Summary: A weathered Aboriginal engraving of two wallabies (or kangaroos) on a sloping rock platform

Close to the Porto Gully Man and Woman are two wallabies (as well as some fish). They were documented in 1967 in a detailed report by J.C. Lough in 1967, which was conducted to identify carving sites in the vicinity of the Sydney to Newcastle freeway. However, there was a never a site sketch showing the wallabies or fish, and the two wallabies were only re-located in 2018 (the fish have not been “found”).

AWAT8450 LR stitch2 LR Porto Gully Two Wallabies

Located on a sloping section of rock and weathered, it’s difficult to make out the entire outline of the two macropod bodies.

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Aboriginal Sites by National Park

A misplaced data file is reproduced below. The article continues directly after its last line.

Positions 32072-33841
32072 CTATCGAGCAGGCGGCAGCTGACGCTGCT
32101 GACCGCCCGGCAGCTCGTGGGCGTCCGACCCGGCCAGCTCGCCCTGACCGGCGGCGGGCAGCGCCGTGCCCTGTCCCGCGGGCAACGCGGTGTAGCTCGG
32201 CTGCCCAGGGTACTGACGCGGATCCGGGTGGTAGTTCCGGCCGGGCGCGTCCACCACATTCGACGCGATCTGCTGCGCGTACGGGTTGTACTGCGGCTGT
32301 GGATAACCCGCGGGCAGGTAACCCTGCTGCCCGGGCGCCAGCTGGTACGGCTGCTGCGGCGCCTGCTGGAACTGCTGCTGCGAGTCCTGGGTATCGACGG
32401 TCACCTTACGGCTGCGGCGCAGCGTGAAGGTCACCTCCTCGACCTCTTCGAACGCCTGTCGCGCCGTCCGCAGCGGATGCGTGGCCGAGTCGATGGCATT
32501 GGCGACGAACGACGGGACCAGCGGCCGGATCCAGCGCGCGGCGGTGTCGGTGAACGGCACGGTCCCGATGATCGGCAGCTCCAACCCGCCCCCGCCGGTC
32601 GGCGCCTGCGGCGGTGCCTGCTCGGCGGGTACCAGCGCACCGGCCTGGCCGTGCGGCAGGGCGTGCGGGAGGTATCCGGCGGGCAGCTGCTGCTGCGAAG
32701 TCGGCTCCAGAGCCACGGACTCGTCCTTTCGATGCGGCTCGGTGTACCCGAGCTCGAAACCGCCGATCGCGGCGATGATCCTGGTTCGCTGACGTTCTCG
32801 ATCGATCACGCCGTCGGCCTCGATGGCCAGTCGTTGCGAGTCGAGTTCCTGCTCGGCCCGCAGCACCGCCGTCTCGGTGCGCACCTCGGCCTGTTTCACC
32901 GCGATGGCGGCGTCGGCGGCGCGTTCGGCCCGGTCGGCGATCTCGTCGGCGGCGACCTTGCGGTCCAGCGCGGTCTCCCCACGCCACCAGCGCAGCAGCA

A review of different techniques for photographing Aboriginal rock art. This includdes oblique flash, chain and planar mosaic imaging which combines hundreds of overlapping photos.
Yengo National Park was an important spiritual and cultural place for the Darkinjung and Wonnarua People for thousands of years, and 640 Aboriginal cultural sites are recorded in the park and nearby areas.
There are over 350 Aboriginal engraving and sites recorded in the Central Coast region, many of these in the Brisbane Water National Park.
There are over 350 Aboriginal engraving and sites recorded in the Central Coast region, many of these in the Brisbane Water National Park.
Located to the north-west of Sydney, just south of the Dharug and Yengo National Parks, Maroota has a high concentration of (known) Aboriginal sites. Many more Aboriginal heritage sites are located in the Marramarra National Park. The original inhabitants of the area were the Darug people.
Over 40 sites have been recorded within the park; many were located along the river bank and were flooded by the building of the weir in 1938.